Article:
O’Reilly, Friends Raise Funds

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Close to 1,600 people recently attended the Tilles Center to hear Fox newscasters Bill O’Reilly, Megyn Kelly and Brian Kilmeade discuss their rise to stardom and offer a look into cable news.

Money raised from tickets sales went to the Schools of St. Mary in Manhasset, where O’Reilly’s two children attend.

Tickets ranged from $78 to $303. VIP ticketholders attended a private reception where they posed for pictures with the three broadcasters and received a signed copy of O’Reilly’s bestselling book, Killing Jesus.

The idea for the event came from O’Reilly. He approached the pastor with a novel way of raising funds for the school, and invited his colleagues to join him.

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The evening opened with Massapequa’s Brian Kilmeade, who attended C.W. Post, but admitted he had never been inside the Tilles Center. He mused as to why there was not a single building named after him if he was so famous. He shared stories of growing up on Long Island, hanging out at his father’s pub in Manhasset, and eventually moving to California to seek fame and fortune. He arrived just as riots were breaking out and Malibu was burning. He joked that he was asked to leave by the mayor of Los Angeles and return east. He then circled back, landing a job at Fox News.

He discussed his work schedule of getting up at 2:30 a.m., starting the show “Fox and Friends,” then doing his three-hour radio show and collapsing into bed by 9 p.m. He briefly touched on his career as a sportscaster before coming at Fox. He had high praise for his co-hosts on the show and for O’Reilly. He then introduced Kelly, who he described as 5’7” and 109 lbs.

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The mother of three small children, Kelly spoke to the women of the audience about how much she liked the lie. A former attorney who hated being a lawyer, she left a lucrative position in Chicago to pursue broadcasting. Unlike Kilmeades’s comic warm-up act, she was more serious when she talked about the hardships of entering the field, but impressed upon the audience that it was important to take risks in life and never say no to opportunities, even if they are not exactly what you want.

She discussed the hardships of working nights and weekends, but was thankful that it gave her the chance to spend time with her young children. She praised O’Reilly who she credits with helping her. Then she introduced him.

The Manhasset resident gave his bio as wild child growing up in Levittown where his mom still lives, and knowing Billy Joel as a teenager. His parents decided that he needed Catholic school and the discipline of the nuns to straighten him out.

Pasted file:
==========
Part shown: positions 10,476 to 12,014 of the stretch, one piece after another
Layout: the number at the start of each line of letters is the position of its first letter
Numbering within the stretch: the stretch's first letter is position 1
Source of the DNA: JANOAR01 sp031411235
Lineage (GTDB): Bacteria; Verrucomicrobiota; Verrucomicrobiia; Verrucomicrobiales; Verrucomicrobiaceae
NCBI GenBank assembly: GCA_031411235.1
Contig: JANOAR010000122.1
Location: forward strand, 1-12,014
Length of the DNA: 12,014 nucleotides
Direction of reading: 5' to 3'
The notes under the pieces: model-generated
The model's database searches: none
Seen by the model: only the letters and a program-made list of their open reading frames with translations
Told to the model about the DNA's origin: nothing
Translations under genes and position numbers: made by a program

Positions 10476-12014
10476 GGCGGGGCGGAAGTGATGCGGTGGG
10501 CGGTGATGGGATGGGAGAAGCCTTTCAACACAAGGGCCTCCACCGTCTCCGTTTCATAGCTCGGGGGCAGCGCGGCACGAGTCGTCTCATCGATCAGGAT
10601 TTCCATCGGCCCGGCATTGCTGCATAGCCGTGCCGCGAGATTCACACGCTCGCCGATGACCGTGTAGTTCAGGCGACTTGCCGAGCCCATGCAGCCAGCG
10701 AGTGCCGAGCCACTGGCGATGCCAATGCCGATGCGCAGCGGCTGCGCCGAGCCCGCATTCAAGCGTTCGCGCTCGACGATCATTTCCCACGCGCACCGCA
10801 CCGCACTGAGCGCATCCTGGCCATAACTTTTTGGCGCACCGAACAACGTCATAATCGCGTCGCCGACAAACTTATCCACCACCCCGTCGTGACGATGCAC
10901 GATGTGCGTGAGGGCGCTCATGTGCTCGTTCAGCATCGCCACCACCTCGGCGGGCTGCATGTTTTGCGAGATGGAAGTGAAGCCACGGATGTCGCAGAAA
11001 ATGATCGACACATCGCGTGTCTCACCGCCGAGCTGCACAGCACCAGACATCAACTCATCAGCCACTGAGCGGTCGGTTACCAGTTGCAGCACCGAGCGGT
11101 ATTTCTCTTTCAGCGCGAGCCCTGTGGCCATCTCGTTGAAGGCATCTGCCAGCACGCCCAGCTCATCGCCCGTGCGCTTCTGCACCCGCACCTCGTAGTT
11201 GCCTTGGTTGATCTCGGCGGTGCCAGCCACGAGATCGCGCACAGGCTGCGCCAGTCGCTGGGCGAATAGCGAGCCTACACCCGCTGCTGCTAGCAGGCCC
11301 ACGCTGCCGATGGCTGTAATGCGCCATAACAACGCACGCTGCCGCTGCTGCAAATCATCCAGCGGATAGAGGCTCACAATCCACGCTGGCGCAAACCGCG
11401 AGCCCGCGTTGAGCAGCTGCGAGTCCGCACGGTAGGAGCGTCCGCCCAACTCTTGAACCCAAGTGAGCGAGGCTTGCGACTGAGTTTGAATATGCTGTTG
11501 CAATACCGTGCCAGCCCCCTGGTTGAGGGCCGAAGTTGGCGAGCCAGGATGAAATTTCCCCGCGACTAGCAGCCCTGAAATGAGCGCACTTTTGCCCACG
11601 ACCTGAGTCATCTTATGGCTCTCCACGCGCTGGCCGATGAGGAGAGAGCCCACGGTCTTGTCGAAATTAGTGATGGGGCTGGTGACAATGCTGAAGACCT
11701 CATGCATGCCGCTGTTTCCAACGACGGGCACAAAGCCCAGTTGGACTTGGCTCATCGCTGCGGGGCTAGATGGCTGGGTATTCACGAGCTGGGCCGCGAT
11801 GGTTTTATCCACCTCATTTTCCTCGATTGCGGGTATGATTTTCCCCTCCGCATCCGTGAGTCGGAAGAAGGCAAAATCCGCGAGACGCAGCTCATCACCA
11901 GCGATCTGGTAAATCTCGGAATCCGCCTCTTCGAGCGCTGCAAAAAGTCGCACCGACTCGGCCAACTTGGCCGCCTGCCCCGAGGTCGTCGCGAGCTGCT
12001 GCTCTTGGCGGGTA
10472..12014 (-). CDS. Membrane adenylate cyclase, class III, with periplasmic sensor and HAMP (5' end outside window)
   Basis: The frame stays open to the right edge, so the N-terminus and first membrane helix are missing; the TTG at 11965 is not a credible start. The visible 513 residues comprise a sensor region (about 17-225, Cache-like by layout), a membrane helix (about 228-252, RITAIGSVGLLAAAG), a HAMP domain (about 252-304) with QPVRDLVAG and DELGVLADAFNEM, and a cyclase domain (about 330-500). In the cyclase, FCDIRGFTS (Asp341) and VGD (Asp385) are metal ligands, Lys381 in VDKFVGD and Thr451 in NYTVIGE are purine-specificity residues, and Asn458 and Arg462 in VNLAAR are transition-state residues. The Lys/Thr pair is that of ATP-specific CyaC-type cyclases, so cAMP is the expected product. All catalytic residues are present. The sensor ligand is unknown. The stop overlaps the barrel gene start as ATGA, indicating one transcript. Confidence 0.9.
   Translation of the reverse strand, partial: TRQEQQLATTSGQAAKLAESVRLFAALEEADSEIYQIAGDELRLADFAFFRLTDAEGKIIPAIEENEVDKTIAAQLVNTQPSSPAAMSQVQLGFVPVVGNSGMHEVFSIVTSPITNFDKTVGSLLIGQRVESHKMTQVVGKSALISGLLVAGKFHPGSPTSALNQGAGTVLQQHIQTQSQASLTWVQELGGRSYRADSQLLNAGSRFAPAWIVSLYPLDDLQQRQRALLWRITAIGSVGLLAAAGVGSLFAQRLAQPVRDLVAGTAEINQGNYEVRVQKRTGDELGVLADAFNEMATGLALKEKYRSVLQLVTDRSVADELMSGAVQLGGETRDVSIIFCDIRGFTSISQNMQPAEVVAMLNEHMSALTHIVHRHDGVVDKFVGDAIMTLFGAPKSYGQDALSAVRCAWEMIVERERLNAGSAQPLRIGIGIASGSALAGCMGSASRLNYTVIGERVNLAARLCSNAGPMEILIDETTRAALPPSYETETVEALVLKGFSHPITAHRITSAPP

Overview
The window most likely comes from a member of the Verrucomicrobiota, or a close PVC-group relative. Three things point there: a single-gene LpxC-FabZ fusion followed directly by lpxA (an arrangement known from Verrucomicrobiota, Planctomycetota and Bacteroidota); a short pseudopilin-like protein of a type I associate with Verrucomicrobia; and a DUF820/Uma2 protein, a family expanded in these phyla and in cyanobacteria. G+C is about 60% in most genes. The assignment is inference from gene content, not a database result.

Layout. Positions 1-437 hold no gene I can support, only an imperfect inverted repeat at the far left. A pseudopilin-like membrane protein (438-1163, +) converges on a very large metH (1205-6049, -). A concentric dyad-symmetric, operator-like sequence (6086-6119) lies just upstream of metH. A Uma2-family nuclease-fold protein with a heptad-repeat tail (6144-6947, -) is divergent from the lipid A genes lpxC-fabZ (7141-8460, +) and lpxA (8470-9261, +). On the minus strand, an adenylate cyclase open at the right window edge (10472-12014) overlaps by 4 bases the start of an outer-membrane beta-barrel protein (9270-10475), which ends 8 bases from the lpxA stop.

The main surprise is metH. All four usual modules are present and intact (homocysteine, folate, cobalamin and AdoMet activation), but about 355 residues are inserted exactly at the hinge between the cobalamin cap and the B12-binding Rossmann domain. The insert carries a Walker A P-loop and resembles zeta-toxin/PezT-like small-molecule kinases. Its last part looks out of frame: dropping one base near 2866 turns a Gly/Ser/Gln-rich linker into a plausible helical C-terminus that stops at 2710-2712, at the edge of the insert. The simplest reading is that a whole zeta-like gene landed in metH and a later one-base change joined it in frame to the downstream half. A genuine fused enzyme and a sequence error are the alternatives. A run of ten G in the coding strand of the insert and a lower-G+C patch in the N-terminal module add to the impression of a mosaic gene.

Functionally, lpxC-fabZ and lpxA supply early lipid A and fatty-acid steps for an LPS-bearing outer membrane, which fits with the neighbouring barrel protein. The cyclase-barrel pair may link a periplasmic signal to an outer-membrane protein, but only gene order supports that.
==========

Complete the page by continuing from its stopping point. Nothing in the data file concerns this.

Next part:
O’Reilly discussed how things in Levittown were settled on the playground and kids were not coddled as they are today.

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Famous for his outspoken and often controversial comments, O’Reilly taught for two years at an inner-city school in Florida before moving into broadcasting. He had a successful career as the host of “Inside Edition,”and then attended Harvard’s Kennedy School of Government, much to the chagrin of his agent. O’Reilly moved into cable television and found success with Fox.

After a short break, the trio returned to answer questions that were written out by audience members. The one question which seemed to rile the hosts asked if they felt more people were getting a free ride from welfare than those who are actually working. They all shared how when they grew up in blue-collar neighborhoods you were expected to work hard, and not expect the government to take care of you.

There was a discussion of New York City Mayor Bill de Blasio’s view that the rich are not taxed enough and need to pay their fair share to which O’Reilly responded, “I want to beat him up.”

Kelly described how at the age of 15 her dad died, leaving her mom to raise three children, and the kids were all expected to work. She felt that although she worked hard all her life and is now successful, de Blasio feels that you should be punished for your success and you are not paying your fair share.

O’Reilly chimed in again to applause, “I just want to beat him up.” To which the Kilmeade added, “Give him a little Levittown.”

The two-hour event, which covered topics from Bengazi to the president’s policies, was lively, fun-filled and helped raise funds for a good cause.

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